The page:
3 Books By Authors Who Died By Suicide
Before getting in further, if anyone reading this blog is sensitive to the topic of suicide by any means, please click away. I sincerely hope all of us will heal with time. I am only writing this article for the reader’s information and for September: the suicide prevention awareness month.
Suicides in Literature have been there for centuries. Shakespeare is one of the earliest authors who included suicidal characters to portray a realistic society and romanticize death. A few examples are Romeo and Juliet, Ophelia in Hamlet, Brutus and Cassius in Julius Caesar, and Lady Macbeth in Macbeth.
In the modern age, suicidal characters in literature became more of voicing out the authors’ frustrations. Many great authors took their own lives because of depression or of an illness. These are the top 3 books I read this year, written by an author who died by suicide.
1. Bell Jar by Sylvia Plath
I read two of Plath’s works this year. Bell Jar and Ariel, a collection of her poetry. Plath is mainly known to the world for her poetry. Bell Jar is the first and the last novel she has ever written before her Suicide death. In both these books, you can see how Plath famously criticized the patriarchal society in which the men had the liberty to enjoy life more than women did. Her feelings became even stronger after her husband, Ted Hughes, left her for another woman. Additionally, to have been through clinical depression and electrotherapy at a young age, the break-up of her marriage is said to have solidified her reasons to commit suicide.
Bell Jar was inspired by Plath’s actual experiences with electroshock therapy and severe depression. Like its protagonist, Plath was wary of uncertainties, including scholarships, relationships, and the future. Even though the story may serve as a trigger for the people who battle depression, it also educated me to a certain level to speak about how important one’s mental health is.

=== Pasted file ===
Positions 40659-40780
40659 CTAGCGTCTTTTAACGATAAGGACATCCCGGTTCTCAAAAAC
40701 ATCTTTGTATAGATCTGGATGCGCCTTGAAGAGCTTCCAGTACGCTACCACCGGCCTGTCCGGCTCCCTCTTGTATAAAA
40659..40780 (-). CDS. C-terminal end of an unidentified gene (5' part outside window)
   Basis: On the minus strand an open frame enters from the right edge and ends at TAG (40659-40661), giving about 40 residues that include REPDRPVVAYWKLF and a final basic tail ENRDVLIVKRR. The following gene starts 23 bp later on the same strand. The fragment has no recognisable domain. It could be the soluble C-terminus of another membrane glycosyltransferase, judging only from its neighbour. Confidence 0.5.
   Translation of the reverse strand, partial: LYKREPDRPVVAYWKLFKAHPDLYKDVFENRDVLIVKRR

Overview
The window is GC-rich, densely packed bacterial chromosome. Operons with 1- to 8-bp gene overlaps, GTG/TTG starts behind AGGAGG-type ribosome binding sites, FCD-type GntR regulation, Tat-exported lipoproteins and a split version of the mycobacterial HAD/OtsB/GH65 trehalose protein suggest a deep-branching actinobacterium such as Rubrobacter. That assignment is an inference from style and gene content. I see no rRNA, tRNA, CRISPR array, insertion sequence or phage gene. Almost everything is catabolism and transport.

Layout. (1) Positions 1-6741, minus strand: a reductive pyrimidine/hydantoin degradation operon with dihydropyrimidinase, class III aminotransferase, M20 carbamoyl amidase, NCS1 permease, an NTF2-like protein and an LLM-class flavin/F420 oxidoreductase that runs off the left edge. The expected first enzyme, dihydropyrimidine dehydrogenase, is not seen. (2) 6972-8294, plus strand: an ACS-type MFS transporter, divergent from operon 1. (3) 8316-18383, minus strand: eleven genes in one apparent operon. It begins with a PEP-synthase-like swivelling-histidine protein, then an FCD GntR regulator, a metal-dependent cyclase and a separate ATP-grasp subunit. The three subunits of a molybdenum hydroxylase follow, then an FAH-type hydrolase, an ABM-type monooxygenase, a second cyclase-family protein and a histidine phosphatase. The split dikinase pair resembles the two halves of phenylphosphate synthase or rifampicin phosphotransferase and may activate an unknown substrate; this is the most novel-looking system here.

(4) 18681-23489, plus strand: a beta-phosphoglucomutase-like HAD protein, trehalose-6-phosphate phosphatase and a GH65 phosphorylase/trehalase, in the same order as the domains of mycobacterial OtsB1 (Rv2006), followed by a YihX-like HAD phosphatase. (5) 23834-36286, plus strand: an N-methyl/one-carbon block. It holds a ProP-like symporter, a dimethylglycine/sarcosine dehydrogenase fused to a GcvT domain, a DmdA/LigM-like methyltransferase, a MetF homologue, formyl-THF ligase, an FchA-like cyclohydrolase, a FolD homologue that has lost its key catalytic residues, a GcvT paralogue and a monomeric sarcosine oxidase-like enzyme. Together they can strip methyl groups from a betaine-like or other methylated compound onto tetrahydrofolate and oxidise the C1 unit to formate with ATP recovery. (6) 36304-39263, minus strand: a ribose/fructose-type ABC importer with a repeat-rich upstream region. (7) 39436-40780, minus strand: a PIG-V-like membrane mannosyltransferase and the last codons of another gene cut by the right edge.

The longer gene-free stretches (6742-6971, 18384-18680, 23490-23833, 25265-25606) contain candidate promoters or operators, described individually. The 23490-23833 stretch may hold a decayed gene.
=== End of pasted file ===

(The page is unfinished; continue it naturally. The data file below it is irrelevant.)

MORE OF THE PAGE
2. Notes of a Crocodile by Qui Miaojin
Notes of a Crocodile is set in the 1980s, during the height of Taiwan’s LGBTQ human rights movement. Qiu Miaojin was a Taiwanese lesbian author who battled depression that unfortunately led her to take her own life at a young age, similar to Sylvia Plath.
Notes of a Crocodile tells the story of a lesbian college student who tries to figure out life the best as she can even though things around her start falling apart half of the time. Like Miaojin, the protagonist deals with the depression and social pressures of being a lesbian in Taiwan back in the day.
3. A Room of One’s Own by Virginia Woolf
Similar to Plath, Woolf is a victim of the patriarchal society. At a young age, she had to endure sexual harassment from her brothers, and she also had to face the deaths of her parents and a sister. Later in life, being married to Leonard Woolf, she led a happy life (she even mentions how thankful she is to her husband). Regardless of the life became happier with her marriage, she was still battling the trauma, and it is said that she was also suffering from hallucinations and bipolar disorder.
A Room of One’s Own is an extended essay written by Woolf with the concept: a woman must have money and her own room to write. She speaks about how the economic and educational obstacles have strangled women’s creativity. It was an interesting short read and a nice introduction to Woolf as a writer.
I couldn’t help but think if the unfortunate events did not lead these authors to die at a young age, how many other fantastic books and poems would they have written?–Just a thought I had while reading these books.